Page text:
• Forgotten Framing Device: The film ends without returning to the primary level of the Nested Story, the one with the two opposing soldiers reading the manuscript.
  • Framing Device: The Saragossa Manuscript itself.
  • Hell Hotel: The not so deserted Venta Quemada.
  • Impoverished Patrician: Don Avadoro refuses offers to become a servant, stating that he's a nobleman by birth and upbringing, a beggar by choice.
  • In Love with Love: Lopez Soarez narrates that he is in love, but has no idea who or what is the object of his desire.
  • Instant Sedation: The sip Alfonse takes from the skull goblet renders him unconscious immediately.
  • It Was Here, I Swear!: Alfonse finds the manuscript at the Cabalist's castle but it is gone to his dismay when he returns to the room.
  • Karma Houdini: Lopez Soarez's nobleman "friend" Busqueros, who eats his food, steals his letters, stabs him in the arm and then remonstrates him for interrupting a good story, but who gets full marks for effortlessly knocking down the elder Soarez' objections to his son marrying Inez.
  • Kissing Cousins: The Moorish princesses claim to be this to Alfonse.
  • The Matchmaker: Busqueros. Also, the Sheik.
  • Maybe Magic, Maybe Mundane: A recurring theme in the stories.
    • The princesses recoil in fear from a Christian relic. When called on this by Alfonse, they explain that they are Muslim.
    • The very moment that Alfonse's father cries out that he'd sell his soul for water, a beautiful woman in dark dress appears and gives him some.
    • Uzeda, the Kabbalist, offers to prove the truth of incantations and demons to Velasquez.
    • Toledo thinks he hears a voice from the afterlife warning him of the existence of purgatory.
  • Merchant Prince: The senior Soarez's rival Moro, the royal banker.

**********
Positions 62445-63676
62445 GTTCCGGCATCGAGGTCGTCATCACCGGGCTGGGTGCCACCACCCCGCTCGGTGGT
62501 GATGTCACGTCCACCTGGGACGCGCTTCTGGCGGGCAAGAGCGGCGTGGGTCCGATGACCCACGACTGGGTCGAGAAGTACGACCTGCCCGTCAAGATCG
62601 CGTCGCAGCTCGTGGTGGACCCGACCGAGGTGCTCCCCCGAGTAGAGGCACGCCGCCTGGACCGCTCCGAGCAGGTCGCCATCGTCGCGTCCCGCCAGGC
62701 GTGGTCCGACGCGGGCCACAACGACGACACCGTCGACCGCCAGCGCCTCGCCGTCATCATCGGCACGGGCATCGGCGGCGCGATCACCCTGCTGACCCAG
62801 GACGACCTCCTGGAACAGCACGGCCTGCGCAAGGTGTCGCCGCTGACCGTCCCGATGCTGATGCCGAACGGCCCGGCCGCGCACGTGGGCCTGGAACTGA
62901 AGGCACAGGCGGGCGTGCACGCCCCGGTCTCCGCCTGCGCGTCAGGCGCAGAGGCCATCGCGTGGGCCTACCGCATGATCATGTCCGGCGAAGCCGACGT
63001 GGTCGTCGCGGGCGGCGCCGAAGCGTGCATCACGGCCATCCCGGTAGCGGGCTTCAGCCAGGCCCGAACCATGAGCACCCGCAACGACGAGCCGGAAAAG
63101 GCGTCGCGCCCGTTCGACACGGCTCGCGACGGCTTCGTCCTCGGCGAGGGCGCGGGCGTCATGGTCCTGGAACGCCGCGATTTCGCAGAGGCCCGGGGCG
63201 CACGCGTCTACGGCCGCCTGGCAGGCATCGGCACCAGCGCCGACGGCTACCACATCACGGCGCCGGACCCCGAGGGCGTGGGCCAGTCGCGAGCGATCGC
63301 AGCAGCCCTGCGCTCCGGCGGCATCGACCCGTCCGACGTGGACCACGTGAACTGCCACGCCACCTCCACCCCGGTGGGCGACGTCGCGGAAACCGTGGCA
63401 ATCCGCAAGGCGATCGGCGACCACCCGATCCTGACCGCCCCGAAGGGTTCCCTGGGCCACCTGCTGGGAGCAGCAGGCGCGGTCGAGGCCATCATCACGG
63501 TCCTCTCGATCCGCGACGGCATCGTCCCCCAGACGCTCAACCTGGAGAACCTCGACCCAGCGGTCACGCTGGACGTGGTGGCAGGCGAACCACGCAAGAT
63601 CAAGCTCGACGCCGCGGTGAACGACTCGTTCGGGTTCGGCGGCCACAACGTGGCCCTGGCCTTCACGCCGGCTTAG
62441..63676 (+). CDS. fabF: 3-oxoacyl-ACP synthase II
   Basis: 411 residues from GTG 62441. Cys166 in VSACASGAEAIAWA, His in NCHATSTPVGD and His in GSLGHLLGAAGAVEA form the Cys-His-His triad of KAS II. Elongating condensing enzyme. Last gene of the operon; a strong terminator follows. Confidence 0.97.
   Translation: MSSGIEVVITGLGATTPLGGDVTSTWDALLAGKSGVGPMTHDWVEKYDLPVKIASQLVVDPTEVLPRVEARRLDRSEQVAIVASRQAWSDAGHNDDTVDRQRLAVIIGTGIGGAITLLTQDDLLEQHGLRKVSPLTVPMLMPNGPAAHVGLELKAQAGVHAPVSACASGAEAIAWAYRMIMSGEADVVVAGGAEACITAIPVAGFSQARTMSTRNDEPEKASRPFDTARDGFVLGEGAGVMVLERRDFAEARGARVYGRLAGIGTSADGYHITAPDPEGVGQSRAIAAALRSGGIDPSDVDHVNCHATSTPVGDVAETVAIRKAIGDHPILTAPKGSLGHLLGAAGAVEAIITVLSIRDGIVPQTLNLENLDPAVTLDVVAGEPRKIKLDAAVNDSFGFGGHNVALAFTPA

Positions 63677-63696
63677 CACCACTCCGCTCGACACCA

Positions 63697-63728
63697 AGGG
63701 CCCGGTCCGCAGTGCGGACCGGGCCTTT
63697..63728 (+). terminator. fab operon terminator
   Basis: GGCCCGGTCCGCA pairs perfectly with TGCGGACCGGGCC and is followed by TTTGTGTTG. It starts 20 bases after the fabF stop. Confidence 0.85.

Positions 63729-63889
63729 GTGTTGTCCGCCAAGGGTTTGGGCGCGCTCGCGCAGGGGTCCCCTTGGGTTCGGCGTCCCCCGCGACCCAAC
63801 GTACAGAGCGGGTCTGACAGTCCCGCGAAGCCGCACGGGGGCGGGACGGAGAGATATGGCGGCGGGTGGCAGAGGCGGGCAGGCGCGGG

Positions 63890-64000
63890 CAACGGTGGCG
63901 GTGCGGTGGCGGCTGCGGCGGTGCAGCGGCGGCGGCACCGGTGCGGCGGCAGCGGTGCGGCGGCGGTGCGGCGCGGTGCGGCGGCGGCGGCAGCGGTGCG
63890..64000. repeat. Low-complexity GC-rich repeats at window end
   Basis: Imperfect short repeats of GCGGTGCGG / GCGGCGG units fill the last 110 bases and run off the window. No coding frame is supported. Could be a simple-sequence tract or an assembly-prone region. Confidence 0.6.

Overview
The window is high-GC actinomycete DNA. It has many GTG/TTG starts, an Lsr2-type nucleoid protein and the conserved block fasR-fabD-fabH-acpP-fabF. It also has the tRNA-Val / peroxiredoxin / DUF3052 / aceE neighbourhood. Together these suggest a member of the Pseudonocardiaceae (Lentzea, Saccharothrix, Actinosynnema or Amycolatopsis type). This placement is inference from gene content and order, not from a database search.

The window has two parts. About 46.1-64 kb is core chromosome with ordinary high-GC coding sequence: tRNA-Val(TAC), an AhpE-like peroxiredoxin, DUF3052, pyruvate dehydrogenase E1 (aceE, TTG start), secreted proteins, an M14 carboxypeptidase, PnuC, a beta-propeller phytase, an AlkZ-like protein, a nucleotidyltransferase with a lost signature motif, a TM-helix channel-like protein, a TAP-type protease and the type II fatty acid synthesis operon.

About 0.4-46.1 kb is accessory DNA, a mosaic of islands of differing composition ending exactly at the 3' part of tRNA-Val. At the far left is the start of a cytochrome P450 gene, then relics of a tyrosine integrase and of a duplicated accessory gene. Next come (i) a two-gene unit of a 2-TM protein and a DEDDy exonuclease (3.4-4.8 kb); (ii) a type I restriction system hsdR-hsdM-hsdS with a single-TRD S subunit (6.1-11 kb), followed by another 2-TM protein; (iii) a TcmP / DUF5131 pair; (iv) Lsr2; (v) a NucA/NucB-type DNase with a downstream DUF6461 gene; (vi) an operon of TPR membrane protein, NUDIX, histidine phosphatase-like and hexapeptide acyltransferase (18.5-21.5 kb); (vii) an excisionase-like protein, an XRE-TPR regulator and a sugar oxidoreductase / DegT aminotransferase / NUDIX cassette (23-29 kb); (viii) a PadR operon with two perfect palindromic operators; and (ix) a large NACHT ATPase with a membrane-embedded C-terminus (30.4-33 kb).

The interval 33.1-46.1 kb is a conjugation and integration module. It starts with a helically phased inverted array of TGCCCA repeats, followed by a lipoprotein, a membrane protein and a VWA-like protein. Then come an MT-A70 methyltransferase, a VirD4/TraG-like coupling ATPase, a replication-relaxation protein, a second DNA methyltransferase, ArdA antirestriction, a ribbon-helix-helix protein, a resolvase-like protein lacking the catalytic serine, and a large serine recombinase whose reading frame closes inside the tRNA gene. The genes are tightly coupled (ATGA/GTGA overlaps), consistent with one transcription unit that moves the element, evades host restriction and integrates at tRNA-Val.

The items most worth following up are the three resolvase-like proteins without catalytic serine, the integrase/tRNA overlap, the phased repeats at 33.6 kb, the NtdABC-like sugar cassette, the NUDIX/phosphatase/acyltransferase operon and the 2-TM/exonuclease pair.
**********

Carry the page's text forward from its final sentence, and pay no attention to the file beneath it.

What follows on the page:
• Mistaken Identity: The Spanish Inquisition mistakes Velasquez for Alfonse.
  • Naïve Newcomer: Lopez Soarez, who is new in town. He was given several pieces of good advice from his father, and managed to screw up every one of them. His naivete leads him into the company of Busqueros and Inez.
  • Nested Story: The movie in a nutshell.
  • Pinball Protagonist: Alfonse. Then again, 90% of the movie is someone telling him a story.
  • Secret Test of Character: The reason for pretty much everything that has happened to Alfonse, to see whether he's worthy of marrying the princesses. The Saragossa Manuscript held by the cabalist and noticed by Alfonse describes everything, including the ending.
  • Separate Scene Storytelling: All stories told on-screen are depicted in images.
  • Sexy Discretion Shot: The hero embraces two sisters sitting on a bed; the camera remains fixed as the characters sink down out of the frame.
  • Tap on the Head: Alfonse gets knocked out when henchmen of the Spanish Inquisition hits him in the head with a light wooden club.
  • Three-Way Sex: Not shown, but definitely stated to have happened to the captain.
  • Unwanted Assistance: Lopez Soarez demands that Busqueros do this, to the extent of challenging him to a duel.